A key urban development situated on Michigan Street’s Medical Mile received the green light last week to go ahead with its second and final phase.
Grand Rapids city commissioners gave their blessing to a revived brownfield plan for Mid Towne Village, and now Third Coast Development Partners can invest $31 million more into what is expected to be a $68 million project when the next phase is completed.
Dave Levitt and Brad Rosely, partners in Third Coast, want to put up a 94,000-square-foot hotel and parking ramp on one of the development’s surface parking lots and a 30,000-square-foot office building on the other lot. The hotel will offer 149 rooms at an investment of $25 million, while the office structure will have underground parking at a cost of $6 million.
“If we can get this project, we can put an entire bow around this project,” said Rosely prior to the commission’s vote. “The hotel should help the restaurants on Michigan Street.”
Mid Towne Village is located near Michigan Street and College Avenue NE. It was created as a walkable mixed-use project and has a 15,000-square-foot urban park. It also has 100,000 square feet of medical office space, 60,000 square feet of professional office space and 40,000 square feet of Chicago-style brownstone condominiums known as Park Row Condos.
That portion of the project was completed in 2008. It won the Project of the Year Award from the Commercial Alliance of Realtors when it was given its initial brownfield in 2004. The property was seen as blighted under state law. About $37 million was spent on that construction stage.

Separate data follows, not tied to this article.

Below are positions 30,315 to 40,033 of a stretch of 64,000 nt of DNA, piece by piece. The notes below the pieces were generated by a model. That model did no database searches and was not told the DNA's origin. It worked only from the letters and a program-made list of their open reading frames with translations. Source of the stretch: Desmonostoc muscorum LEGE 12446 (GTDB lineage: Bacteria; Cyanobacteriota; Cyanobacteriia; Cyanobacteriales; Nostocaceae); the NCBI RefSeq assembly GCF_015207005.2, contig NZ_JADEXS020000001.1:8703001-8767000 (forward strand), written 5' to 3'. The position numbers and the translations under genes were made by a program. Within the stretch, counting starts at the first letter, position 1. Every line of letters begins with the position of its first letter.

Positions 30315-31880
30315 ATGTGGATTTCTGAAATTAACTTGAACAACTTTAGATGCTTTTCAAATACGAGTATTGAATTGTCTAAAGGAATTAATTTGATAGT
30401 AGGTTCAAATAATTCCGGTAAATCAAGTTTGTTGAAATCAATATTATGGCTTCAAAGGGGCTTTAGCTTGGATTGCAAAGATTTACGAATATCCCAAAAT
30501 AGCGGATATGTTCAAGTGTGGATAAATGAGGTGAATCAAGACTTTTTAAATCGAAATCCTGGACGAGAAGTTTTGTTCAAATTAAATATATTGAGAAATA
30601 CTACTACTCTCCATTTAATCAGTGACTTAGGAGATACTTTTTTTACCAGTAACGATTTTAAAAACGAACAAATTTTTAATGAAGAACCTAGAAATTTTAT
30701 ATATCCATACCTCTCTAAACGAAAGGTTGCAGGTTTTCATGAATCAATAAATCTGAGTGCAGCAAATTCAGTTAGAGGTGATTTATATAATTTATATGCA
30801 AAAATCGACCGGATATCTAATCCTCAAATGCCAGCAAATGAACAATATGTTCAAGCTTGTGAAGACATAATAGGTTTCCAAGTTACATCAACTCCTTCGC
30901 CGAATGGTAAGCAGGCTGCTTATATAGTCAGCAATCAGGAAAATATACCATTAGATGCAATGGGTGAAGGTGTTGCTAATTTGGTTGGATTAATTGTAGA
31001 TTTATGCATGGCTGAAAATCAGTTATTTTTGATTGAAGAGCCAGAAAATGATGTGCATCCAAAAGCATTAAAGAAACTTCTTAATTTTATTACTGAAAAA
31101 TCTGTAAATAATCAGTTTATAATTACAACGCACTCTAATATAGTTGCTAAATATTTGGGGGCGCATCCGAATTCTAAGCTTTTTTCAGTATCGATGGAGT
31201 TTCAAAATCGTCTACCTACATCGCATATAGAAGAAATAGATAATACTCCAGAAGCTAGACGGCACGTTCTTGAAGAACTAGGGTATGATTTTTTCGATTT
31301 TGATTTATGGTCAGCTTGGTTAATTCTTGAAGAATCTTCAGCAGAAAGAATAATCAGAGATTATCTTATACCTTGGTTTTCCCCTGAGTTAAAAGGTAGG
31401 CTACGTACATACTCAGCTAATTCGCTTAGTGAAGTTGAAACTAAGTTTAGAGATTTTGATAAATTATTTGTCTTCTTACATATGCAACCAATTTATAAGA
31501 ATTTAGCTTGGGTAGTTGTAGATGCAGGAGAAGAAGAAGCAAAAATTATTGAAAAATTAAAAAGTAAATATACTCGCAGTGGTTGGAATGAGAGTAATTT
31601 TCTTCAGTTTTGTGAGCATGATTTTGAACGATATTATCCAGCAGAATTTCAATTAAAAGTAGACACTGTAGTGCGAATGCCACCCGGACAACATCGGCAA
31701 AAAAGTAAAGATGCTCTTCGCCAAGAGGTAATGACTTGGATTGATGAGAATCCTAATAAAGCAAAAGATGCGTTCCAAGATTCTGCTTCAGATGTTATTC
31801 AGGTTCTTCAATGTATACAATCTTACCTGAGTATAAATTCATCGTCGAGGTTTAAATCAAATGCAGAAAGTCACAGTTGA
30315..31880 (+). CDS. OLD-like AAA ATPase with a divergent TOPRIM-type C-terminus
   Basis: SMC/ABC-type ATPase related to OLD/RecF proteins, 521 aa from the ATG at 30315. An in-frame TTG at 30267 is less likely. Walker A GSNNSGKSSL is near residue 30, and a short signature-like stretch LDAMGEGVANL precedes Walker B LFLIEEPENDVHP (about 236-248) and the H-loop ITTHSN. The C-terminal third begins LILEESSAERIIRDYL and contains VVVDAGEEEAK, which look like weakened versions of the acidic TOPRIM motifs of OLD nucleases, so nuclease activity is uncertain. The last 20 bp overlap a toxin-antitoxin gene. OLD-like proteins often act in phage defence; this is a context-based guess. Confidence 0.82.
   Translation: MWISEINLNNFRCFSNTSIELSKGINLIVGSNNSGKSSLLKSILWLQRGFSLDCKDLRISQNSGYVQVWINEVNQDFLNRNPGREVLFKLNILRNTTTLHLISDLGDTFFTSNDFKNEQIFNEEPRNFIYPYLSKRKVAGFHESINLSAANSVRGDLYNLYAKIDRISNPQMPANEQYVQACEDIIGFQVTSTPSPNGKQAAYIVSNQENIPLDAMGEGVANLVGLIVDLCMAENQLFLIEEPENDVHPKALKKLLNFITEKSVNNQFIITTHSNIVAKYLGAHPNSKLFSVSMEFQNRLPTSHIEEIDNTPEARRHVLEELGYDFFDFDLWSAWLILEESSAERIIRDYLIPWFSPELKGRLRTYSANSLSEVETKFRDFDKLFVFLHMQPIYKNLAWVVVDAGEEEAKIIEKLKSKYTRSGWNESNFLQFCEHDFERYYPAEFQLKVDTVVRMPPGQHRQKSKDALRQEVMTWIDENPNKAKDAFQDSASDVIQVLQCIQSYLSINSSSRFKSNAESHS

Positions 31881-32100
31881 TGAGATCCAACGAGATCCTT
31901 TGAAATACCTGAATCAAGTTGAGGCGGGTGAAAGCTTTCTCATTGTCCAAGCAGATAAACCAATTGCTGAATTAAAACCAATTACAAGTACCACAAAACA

“The anticipated investment in phase two of the project is $31 million, bringing the total investment at the property to $68 million,” said City Economic Development Director Kara Wood.
“The developer estimates that the second phase of the project could result in the creation of 70 new jobs and the retention of 50 jobs, which would be transferred to the property from other locations in the city. This would bring total employment at the Mid Towne Village campus to approximately 420,” she added.
When Third Coast was awarded its initial brownfield, the firm had eligible costs of $3.4 million and so far has received $2.6 million in tax-increment reimbursements, which run through 2017. The second phase has an eligible brownfield cost of $7.5 million, with most of that reimbursable amount coming from the hotel’s parking deck and the office building’s underground parking. Those reimbursements are likely to be completed in 2028.
“This phase of the project is also seeking support from the Michigan Community Revitalization Program, and the local tax-increment financing will serve as the local match for that request,” said Wood.
The city will exempt Third Coast from half of its property taxes as its part of the reimbursement, but will still collect $127,500 annually from the project. In addition, the city expects to gain $50,500 each year in new income-tax revenue from the jobs the second phase is expected to generate.
Third Coast hopes to begin construction on the hotel this summer and finish it in two years. Work on the office building should start in 2015 and be finished in a year.
The city’s Brownfield Development Authority and Economic Development Project Team supported the revised brownfield plan.